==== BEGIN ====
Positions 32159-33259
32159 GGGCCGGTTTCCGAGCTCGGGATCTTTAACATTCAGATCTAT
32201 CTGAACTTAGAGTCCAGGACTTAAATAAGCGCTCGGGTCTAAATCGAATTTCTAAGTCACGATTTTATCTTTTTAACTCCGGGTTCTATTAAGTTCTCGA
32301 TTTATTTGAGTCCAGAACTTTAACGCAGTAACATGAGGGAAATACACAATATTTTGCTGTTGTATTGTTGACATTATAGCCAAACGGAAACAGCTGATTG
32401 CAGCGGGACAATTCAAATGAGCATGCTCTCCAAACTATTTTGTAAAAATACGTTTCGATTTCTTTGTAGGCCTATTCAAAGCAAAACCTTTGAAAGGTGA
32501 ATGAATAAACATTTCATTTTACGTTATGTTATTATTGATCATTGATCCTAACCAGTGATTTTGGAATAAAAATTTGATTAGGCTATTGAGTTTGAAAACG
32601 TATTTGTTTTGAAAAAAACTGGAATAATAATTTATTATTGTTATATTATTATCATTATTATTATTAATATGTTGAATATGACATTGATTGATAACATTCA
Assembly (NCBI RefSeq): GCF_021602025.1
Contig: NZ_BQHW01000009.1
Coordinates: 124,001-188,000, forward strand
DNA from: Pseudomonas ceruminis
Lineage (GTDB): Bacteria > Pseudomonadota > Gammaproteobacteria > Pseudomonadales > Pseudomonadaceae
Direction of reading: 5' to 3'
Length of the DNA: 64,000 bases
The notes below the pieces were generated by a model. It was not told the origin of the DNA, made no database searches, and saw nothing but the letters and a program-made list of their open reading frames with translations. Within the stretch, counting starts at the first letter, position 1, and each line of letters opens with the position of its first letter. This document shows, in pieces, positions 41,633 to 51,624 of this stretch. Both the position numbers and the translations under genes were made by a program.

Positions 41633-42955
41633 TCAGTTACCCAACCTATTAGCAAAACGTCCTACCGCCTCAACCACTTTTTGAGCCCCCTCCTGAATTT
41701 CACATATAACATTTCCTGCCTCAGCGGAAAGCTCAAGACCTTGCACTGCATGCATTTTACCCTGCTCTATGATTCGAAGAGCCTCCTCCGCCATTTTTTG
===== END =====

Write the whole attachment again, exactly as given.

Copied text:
Positions 32159-33259
32159 GGGCCGGTTTCCGAGCTCGGGATCTTTAACATTCAGATCTAT
32201 CTGAACTTAGAGTCCAGGACTTAAATAAGCGCTCGGGTCTAAATCGAATTTCTAAGTCACGATTTTATCTTTTTAACTCCGGGTTCTATTAAGTTCTCGA
32301 TTTATTTGAGTCCAGAACTTTAACGCAGTAACATGAGGGAAATACACAATATTTTGCTGTTGTATTGTTGACATTATAGCCAAACGGAAACAGCTGATTG
32401 CAGCGGGACAATTCAAATGAGCATGCTCTCCAAACTATTTTGTAAAAATACGTTTCGATTTCTTTGTAGGCCTATTCAAAGCAAAACCTTTGAAAGGTGA
32501 ATGAATAAACATTTCATTTTACGTTATGTTATTATTGATCATTGATCCTAACCAGTGATTTTGGAATAAAAATTTGATTAGGCTATTGAGTTTGAAAACG
32601 TATTTGTTTTGAAAAAAACTGGAATAATAATTTATTATTGTTATATTATTATCATTATTATTATTAATATGTTGAATATGACATTGATTGATAACATTCA
Assembly (NCBI RefSeq): GCF_021602025.1
Contig: NZ_BQHW01000009.1
Coordinates: 124,001-188,000, forward strand
DNA from: Pseudomonas ceruminis
Lineage (GTDB): Bacteria > Pseudomonadota > Gammaproteobacteria > Pseudomonadales > Pseudomonadaceae
Direction of reading: 5' to 3'
Length of the DNA: 64,000 bases
The notes below the pieces were generated by a model. It was not told the origin of the DNA, made no database searches, and saw nothing but the letters and a program-made list of their open reading frames with translations. Within the stretch, counting starts at the first letter, position 1, and each line of letters opens with the position of its first letter. This document shows, in pieces, positions 41,633 to 51,624 of this stretch. Both the position numbers and the translations under genes were made by a program.

Positions 41633-42955
41633 TCAGTTACCCAACCTATTAGCAAAACGTCCTACCGCCTCAACCACTTTTTGAGCCCCCTCCTGAATTT
41701 CACATATAACATTTCCTGCCTCAGCGGAAAGCTCAAGACCTTGCACTGCATGCATTTTACCCTGCTCTATGATTCGAAGAGCCTCCTCCGCCATTTTTTG